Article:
Molinari, A. (2011). Bridging the digital divide. [Video file]. Video posted to


Digital Security

This week’s topic alerted me to many of the dangers that both children and adults alike can be subjected to in the online world. Identity theft, scams and cyberbullying are all important issues to be aware of as users of the online community.

For the weekly tasks I chose to focus on cyberbullying as I felt this would be one issue that would be most relevant to me as a future educator and an issue that I would almost certainly come into contact with. While the task only called for discussion on one news article, as this is such a prominent issue in today’s society, there were an abundance of news articles on this topic and I found myself reading through several articles on a variety of elements regarding cyber bullying. I found a lot of the research both confronting and worrying and set out to find preventative strategies and ideas to create awareness.

Cyberbullying is the bullying or harassment that occurs through technologies such as computers and mobile phones. Perpetrators will use SMS, e-mail and Facebook to spread their message. (University of Gothenburg, 2010). One news report I found stated that Australia has been ranked number one in online harassment, with one in four children reporting being harassed or bullied on social networks (“Australia ranked one in cyberbullying”, 2013). The article reiterated the relevance of this issue in a primary school setting with the reveal that 80 per cent of Australian children under 10 are now active on social networks (“Australia ranked one in cyberbullying”, 2013).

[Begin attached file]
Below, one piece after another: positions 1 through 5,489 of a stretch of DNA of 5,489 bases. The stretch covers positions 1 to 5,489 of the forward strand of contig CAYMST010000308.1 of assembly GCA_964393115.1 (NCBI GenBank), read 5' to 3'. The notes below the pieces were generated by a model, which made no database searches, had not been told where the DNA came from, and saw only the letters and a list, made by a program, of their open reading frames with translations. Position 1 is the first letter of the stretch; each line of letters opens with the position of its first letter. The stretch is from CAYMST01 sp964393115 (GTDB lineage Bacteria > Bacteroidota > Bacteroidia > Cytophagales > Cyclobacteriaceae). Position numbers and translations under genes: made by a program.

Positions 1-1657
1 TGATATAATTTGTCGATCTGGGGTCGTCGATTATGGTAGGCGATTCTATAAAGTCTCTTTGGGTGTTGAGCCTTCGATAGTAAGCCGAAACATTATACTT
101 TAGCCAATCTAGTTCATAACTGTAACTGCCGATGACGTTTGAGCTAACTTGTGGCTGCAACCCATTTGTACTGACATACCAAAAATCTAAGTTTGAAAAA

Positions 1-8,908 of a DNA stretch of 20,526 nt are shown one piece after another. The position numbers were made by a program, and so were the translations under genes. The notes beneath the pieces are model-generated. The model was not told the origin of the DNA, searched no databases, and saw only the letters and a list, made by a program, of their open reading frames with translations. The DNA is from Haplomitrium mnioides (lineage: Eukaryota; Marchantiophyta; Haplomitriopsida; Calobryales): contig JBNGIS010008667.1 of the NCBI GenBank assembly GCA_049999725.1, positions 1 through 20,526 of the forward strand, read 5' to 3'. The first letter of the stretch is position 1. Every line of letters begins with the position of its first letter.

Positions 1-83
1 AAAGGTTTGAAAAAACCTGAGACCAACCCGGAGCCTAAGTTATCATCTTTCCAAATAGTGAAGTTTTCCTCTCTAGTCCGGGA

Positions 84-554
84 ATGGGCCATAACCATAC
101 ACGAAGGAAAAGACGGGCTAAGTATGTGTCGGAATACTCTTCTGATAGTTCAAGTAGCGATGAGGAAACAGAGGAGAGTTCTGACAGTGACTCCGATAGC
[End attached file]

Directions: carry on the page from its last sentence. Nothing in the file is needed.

One reason cyberbullying can cause so much harm is the inability to escape the harassment. In cases of face-to-face or playground bullying, the bullying stops once victims are away from the bully, this is not the case in cyberbullying (University of Gothenburg, 2010).

As educators, an awareness of this bullying is a step in the right direction in addressing the issue. Research conducted by the University of British Columbia suggests the need for programs aimed at reducing cyberbullying in particular. This is due to the assumption that the many established programs aimed at preventing bullying cover cyber bullying as well and this is not always the case (University of British Columbia, 2012).

I believe as educators we need to teach students how to act responsibly and safely online and similarly show an interest in their safety and the sites they like to visit (University of Gothenburg, 2010) in an attempt to reduce the occurrence of this online aggression.

There is some useful links below that has a lot of useful hints and information on how to be cyber smart.


Australia ranked one in cyberbullying. (2013). Mandurah Mail. Retrieved September 19, 2014 from

ETCB Organization (2013). End cyberbullying 2014. [Video file]. Video posted to

Ranjan, A.(2014). Cyberbullying vs Bullying [Image]

University of British Columbia. (2012). Cyberbullying and bullying are not the same. ScienceDaily. Retrieved September 19, 2014 from

University of Gothenburg. (2010). Cyberbullying: A growing problem. ScienceDaily. Retrieved September 19, 2014 from